Further, of absenteeism (deJung& Duckworth, 1986; Purkey& Smith,

Further, safe school perception hasan effect on school attendance motivation, which is the desire to attend theschool, in spite of all the difficulties. Positive school climate is associatedwith significantly lower levels of absenteeism (deJung& Duckworth, 1986;Purkey& Smith, 1983; Reid, 1982; Rumberger, 1987; Sommer, 1985). Students missclasses when their personal safety is threatened or when they feel unsafe goingto or coming back from school (Centre fordisease Control and Prevention, 2008).Such unsafe learning environmentscreate a climate of fear and insecurity which leads to a perception thatteachers do not have control or care about students’ well-being which furtherleads to absenteeism. Absenteeism is one of the outcomes of bullying at school,avoiding school may be a way to prevent or reduce victimization (DeRosier,Kupersmidt, & Patterson, 1994). Plethora of research has suggested adverseeffect of school violence and bullying on school attendance but the relationshipthat exists between student’s perception of safe school and his motivation toattend school has not much been explored as to the best knowledge of thepresent researcher. This study set outs to explore the relationship betweensafe school perception and school attendance motivation.

Students who value self-respect,sense of belonging, and sense of accomplishment exhibit significantly lowerfrequency of delinquent behavior and substance use. (Goff and Goddard, 1999).Strong positive relationship exists between the presence of discipline problemsand the presence of crime (Heaviside et al., 1998).Other research has also haveshown that lower perceptions of school safety are tied to victimization inbullying incidents, resulting in more negative perceptions of students’psychosocial environment (Meyer-Adams and Conner 2008).Students’ perceptions ofschool safety can also be negatively affected by the presence of gangs and drugproblems (Schreck& Miller, 2003).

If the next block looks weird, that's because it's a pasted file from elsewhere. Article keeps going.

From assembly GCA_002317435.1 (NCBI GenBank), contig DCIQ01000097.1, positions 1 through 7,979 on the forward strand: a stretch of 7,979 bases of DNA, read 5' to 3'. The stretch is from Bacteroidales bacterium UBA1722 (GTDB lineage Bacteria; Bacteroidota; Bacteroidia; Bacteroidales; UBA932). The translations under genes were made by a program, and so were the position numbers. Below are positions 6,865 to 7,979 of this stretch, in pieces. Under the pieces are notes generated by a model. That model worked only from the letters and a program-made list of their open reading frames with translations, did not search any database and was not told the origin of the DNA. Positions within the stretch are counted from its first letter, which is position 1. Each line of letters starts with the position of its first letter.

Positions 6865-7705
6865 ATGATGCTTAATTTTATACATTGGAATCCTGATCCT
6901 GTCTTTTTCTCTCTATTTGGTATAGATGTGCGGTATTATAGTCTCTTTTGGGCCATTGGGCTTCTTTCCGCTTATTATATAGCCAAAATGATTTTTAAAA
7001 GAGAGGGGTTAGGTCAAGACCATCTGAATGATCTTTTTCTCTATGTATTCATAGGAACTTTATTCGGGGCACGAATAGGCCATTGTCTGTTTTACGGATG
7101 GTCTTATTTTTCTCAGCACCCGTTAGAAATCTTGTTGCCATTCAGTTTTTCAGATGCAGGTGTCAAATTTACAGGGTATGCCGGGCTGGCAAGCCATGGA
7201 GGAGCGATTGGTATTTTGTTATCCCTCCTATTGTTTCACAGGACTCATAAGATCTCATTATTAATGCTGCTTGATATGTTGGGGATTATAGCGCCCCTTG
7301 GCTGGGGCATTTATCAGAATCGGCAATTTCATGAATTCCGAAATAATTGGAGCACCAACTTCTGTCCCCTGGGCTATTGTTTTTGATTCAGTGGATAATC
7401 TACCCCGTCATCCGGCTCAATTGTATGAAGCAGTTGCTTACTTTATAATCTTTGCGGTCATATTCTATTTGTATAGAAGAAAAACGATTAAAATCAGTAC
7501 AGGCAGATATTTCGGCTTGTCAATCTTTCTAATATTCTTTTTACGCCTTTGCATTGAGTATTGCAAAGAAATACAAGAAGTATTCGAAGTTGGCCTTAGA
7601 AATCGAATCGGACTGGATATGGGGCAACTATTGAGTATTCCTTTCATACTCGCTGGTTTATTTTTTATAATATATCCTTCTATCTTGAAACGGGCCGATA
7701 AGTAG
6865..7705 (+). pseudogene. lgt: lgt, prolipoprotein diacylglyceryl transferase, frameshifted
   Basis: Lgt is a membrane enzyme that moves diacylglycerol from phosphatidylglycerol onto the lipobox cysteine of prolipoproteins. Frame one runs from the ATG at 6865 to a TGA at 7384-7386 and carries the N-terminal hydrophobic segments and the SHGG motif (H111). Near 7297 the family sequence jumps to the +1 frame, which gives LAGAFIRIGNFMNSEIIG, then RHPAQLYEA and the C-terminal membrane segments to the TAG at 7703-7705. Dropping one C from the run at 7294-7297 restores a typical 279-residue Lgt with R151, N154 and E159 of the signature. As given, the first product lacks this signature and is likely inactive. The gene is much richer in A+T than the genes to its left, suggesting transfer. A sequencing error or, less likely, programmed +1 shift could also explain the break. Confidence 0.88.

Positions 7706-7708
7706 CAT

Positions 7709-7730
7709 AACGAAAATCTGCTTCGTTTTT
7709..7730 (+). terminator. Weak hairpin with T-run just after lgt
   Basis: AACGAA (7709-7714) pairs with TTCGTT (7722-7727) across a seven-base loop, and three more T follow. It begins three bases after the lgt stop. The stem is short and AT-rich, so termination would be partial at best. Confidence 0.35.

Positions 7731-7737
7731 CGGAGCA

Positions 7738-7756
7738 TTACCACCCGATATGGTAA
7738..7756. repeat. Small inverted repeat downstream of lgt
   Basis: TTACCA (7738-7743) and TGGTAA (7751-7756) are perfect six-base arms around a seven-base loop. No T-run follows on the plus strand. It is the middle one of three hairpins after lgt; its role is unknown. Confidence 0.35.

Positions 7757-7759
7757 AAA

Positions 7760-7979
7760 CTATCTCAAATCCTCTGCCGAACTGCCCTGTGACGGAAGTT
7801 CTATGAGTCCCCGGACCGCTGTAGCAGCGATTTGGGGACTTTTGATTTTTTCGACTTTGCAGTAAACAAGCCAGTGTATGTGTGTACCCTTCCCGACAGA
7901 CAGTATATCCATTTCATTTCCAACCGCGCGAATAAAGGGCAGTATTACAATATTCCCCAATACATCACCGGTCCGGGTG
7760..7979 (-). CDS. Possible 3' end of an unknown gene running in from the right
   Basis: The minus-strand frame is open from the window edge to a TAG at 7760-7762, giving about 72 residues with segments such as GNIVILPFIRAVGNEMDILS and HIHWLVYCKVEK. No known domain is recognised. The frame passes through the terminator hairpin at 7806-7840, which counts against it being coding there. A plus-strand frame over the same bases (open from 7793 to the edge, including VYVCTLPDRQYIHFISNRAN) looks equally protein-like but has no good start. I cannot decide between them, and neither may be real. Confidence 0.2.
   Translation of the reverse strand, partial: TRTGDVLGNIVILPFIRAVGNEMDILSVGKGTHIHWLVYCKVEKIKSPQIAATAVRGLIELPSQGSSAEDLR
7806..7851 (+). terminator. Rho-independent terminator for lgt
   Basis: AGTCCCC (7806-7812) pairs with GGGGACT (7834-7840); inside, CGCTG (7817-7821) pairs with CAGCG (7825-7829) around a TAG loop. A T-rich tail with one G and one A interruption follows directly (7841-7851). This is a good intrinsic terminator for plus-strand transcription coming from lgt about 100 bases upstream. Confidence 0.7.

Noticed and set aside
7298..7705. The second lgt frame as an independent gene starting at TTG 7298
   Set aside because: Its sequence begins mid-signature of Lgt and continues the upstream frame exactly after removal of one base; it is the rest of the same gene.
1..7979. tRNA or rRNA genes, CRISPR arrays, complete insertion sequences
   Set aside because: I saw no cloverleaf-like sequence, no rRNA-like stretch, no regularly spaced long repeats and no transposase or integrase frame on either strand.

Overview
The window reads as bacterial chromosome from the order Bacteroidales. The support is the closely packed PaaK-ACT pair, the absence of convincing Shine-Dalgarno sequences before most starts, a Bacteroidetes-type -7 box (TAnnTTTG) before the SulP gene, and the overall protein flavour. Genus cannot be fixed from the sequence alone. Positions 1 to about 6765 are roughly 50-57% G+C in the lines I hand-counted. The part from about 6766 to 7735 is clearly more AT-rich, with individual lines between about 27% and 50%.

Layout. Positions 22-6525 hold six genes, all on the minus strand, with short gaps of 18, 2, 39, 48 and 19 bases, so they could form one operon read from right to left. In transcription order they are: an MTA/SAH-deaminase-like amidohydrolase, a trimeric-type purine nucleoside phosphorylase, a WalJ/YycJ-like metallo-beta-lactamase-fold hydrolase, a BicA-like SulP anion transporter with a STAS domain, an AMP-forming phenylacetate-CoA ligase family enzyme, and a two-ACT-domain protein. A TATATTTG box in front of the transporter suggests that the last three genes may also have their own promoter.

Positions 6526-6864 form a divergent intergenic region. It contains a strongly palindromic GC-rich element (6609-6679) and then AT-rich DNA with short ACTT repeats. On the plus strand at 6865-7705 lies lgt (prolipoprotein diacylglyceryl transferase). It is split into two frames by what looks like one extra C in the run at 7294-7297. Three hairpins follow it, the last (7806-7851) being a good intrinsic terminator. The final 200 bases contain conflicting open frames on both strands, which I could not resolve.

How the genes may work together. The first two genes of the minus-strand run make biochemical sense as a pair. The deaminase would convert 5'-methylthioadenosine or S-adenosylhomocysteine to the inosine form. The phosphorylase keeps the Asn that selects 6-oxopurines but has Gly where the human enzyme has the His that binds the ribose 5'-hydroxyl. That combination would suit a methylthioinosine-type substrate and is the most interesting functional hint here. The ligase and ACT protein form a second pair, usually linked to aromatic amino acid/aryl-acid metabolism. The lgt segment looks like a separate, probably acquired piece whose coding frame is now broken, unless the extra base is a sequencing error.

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 Previous research has suggested thatmany school attendance problems and truancy problems have their basis instudents’ desire to avoid hostile conflicts at school. Several studiesevaluating violence within schools have found that violence reduces school attendanceand causes an increase in behavioral problems; it also reduces high schoolgraduation percentages (Bowen & Bowen, 1999). One of the consequences ofstudents feeling unsafe at school is to stay at home (Lacoe, 2012).

Attendancein school and students’ grades have also found to be negatively associated withtheir perception of being safe in school (Bowan&Bowan, 1999), as well asdisengagement with daily lessons among high risk middle and high schoolstudents (Bowan, Richman, Drewster, and Bowan, 1998).Students who fear fortheir safety have poor attendance and lower grades, especially in case ofbullying victims (Berkowitz &Benbenishty, 2012; Wegner, Garcia-Santiago,Nishimura, &Hishinuma, 2010). Higher tendencies to engage in riskbehaviours such as smoking and alcohol and drug use have been found among studentswho are frequently absent from school (Halfors et al.

, 2002; Wang, Blomberg,& Li, 2005). Other research has focused on teacher student relationship asa reason for absenteeism. Studentsare less likely to attend school when they feel unsupported or disrespected byteachers and other school staff; feel uncomfortable or bullied by otherstudents (Wagstaff, Combs, & Jarvis, 2000). Researchsuggests that factors relate to the culture and climate of the school influencestudent attendance (Barnham, 2004; Lauchlan, 2003; Schendell, et al.